But when he rose and turned toward where he'd seen her she was gone.

Had he been dreaming? He scanned the room. No, he was still living in the real world. There she was, walking quickly toward the outer terrace that overlooked the lake, her honey–blond hair bouncing against her lovely back, the skirt of her yellow sundress swishing about her shapely knees.

He hesitated for another second or two. Was he sure it was Julienne? How could it be? His ward should be living under veritable lock and key in the mountain convent where she'd been ensconced for years now. The entire staff was under strict orders not to let her roam free. Was this merely a lookalike? A twin sister he'd never known about?

No matter. In any case, he had to check it out. He turned to leave the roulette table.

"Your Highness," the exotic beauty was saying, reaching for him. "Please…

"May we go with you?" her Scandinavian partner was asking plaintively. "We're supposed to accompany you to—"

"Find Rolfo," he said shortly, barely glancing at them.

"He will see that you are taken care of. I have something urgent I must attend to." And he was off.

Princess Julienne was hurrying toward an exit, if only she could find one. She'd come up in an elevator, but now she was disoriented and wasn't sure where it was. This had been a bad idea. She should have known better.

This entire scene was alien to her. She'd never been in a casino before. She hadn't really been in a city before— at least, not for years. She was a convent girl. What had made her think she could come here and beard the lion in his den? She'd thought she would have the element of surprise, but she hadn't realized he would have every other advantage.

He was so darn scary. Funny how she'd forgotten about that. Strength, power, and a casual disregard for danger seemed to exude from him like she'd never seen in anyone else. There was no way she could fight him. What had she been thinking? She wasn't going to talk him into anything. She'd do better making a run for it.

A little part of her had hoped. She hadn't remembered him as an ogre, exactly, and she'd thought she might be able to spark a little tiny flare of compassion in him. If she just had a chance to talk to him, face to face, surely…

But, no. She'd seen now how the land lay. There had been a time when she'd thought he cared about her, that he wanted her to be happy as well as useful to the crown. He was out of her life as far as she was concerned. He could just stay here with his fancy ladies and gamble and—

She stopped herself, biting her tongue as her gaze darted about, searching for a way back to the parking lot.

She'd left Popov, the driver from the convent, down below with the car. Dear, sweet Popov. He was the only

person she could trust. Now.could she trust him to take her to the border and help her get across? Once she told him that was what she wanted, would he still be her only friend? Or would he become just as mean as everyone else?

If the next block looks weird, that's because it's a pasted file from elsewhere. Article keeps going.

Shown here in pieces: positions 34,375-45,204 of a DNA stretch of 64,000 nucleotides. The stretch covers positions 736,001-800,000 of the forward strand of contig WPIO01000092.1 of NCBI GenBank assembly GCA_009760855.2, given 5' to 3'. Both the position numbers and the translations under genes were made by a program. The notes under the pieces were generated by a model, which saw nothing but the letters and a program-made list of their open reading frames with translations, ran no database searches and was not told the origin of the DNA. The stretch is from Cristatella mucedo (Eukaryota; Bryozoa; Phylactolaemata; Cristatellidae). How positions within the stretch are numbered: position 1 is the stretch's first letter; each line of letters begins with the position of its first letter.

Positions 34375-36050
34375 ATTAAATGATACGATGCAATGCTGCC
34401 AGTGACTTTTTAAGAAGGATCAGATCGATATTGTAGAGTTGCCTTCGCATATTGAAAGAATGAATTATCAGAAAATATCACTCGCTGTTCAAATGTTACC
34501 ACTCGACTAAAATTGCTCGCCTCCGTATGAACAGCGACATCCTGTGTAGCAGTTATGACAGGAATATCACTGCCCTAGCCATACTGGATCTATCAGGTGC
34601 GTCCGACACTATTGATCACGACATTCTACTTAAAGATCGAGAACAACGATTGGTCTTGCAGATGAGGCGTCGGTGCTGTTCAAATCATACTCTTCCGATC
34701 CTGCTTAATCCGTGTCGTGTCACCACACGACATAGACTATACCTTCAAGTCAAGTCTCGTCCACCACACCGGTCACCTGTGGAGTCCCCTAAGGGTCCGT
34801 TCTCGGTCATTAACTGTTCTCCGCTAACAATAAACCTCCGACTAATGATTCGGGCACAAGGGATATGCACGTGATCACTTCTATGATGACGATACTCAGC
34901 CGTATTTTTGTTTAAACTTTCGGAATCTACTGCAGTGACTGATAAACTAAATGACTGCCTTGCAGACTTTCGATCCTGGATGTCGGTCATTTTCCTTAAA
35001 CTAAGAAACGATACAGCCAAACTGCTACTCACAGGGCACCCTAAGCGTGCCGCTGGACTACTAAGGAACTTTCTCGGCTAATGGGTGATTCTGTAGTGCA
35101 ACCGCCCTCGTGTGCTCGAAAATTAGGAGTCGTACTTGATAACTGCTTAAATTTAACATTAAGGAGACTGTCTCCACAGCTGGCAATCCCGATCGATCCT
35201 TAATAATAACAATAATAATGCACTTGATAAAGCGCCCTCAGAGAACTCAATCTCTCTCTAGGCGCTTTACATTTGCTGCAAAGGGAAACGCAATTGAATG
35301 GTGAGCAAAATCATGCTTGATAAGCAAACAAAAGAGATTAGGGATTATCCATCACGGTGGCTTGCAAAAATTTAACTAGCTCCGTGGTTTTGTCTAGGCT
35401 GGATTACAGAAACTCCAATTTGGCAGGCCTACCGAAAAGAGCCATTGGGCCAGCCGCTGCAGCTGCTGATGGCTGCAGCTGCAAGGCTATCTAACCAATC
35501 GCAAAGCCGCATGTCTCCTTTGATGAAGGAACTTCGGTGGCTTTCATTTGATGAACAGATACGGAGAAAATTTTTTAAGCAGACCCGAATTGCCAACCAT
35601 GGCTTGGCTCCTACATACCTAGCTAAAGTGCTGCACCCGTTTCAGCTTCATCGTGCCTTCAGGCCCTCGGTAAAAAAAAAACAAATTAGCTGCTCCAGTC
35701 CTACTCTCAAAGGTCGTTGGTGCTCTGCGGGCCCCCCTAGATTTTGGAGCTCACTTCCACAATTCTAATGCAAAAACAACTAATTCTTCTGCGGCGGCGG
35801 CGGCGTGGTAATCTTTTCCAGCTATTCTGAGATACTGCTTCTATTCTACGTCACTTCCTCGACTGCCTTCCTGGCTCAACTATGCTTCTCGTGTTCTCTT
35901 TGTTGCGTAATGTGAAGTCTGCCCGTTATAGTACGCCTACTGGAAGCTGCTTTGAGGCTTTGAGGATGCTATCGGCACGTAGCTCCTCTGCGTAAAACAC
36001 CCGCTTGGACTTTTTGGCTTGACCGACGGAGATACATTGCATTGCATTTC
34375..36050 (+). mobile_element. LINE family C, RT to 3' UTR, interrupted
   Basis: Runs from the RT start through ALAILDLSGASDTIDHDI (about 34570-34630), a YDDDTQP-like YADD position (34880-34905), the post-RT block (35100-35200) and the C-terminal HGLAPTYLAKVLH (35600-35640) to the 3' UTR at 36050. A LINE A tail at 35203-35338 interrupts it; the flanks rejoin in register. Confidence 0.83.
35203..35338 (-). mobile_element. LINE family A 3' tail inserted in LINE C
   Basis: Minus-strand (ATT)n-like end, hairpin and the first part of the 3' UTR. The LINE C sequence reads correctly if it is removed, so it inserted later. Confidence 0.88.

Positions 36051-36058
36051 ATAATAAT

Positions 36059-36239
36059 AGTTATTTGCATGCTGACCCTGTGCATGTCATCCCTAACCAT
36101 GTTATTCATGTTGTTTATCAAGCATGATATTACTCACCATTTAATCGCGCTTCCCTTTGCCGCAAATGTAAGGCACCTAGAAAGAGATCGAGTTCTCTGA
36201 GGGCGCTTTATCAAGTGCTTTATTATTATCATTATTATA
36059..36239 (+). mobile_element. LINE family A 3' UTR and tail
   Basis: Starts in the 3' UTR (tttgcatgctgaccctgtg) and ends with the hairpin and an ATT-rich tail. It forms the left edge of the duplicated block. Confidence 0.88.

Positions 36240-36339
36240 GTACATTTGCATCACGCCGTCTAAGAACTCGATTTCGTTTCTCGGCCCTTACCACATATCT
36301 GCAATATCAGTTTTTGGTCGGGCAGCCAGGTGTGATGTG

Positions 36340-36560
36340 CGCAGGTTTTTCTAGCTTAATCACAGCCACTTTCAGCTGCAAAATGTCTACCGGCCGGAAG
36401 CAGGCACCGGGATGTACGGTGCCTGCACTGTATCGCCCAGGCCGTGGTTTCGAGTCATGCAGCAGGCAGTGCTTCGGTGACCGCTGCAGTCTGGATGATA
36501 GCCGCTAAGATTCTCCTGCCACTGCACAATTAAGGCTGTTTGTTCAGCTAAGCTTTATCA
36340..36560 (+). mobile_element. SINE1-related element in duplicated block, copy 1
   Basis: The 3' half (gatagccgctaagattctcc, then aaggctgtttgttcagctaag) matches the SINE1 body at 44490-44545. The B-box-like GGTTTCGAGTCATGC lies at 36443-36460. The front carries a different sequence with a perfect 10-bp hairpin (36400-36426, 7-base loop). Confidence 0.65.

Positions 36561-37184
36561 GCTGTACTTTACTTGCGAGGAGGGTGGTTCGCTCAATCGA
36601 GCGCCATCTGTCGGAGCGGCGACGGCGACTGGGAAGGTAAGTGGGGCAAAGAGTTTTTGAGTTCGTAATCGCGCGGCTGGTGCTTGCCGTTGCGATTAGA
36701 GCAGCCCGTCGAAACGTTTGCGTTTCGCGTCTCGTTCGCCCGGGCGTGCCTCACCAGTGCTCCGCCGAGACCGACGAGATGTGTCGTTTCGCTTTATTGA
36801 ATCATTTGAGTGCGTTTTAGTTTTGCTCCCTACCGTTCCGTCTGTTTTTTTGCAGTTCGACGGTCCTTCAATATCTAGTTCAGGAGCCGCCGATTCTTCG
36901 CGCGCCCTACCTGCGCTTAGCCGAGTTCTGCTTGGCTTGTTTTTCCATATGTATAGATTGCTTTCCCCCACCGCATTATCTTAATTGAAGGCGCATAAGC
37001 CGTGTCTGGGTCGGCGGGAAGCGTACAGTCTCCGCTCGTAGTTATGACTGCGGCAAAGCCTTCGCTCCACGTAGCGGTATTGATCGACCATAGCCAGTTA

She made one last attempt to find an elevator, but she'd lost track of where she'd come out on the floor, and besides, she was out on a wide terrace now. There were so many people, so much noise and color, with the blue waters of the lake shimmering behind it all. But ahead she saw an opening to wide, curving steps and she hurried forward, hoping to take them down.

The question remained—was he following her?

She glanced back over her shoulder as she started down the huge sweeping staircase to street level. There was some sort of commotion back on the casino floor. That only spurred her on, and she raced down the steps, leaping from one to the next, her heart in her throat. Her only hope was to make it back to the parking area and find her driver before anyone could catch her.

She was going to get away.

Prince Andre was finding it necessary to push himself through a growing knot of people who were gathering about the table, as though just watching him play would make them rich. He cleared them just as she disappeared down the stairs, and by the time he got to the railing he could see that she was more than halfway down to the street. If she reached it before he caught her she would melt into the tourist traffic and be gone for good. He hesitated for barely a second. His impulse was to call out to her, but something told him she wouldn't obey his commands and he might as well save himself the trouble.

He glanced at the wrought–iron decorative work that led from one window to another on the outer building walls.

The thought of his bad leg only deterred him for half a second, and then he was up on the railing and reaching for the ironwork. A shift in balance, a lunge for a hand–hold, a leap of faith, and he landed, upright and poised, right in front of Julienne as she made it to the last step.

That brought her up short and caught her attention, and she stared at him, her eyes wide as saucers.

"Wow," she said, thoroughly impressed.

The small crowd lining the upper railing sighed in awe as well, and a couple of them even clapped.

He managed to cover up the gasp of pain his leg gave him upon landing and glared at her.

"So it is you."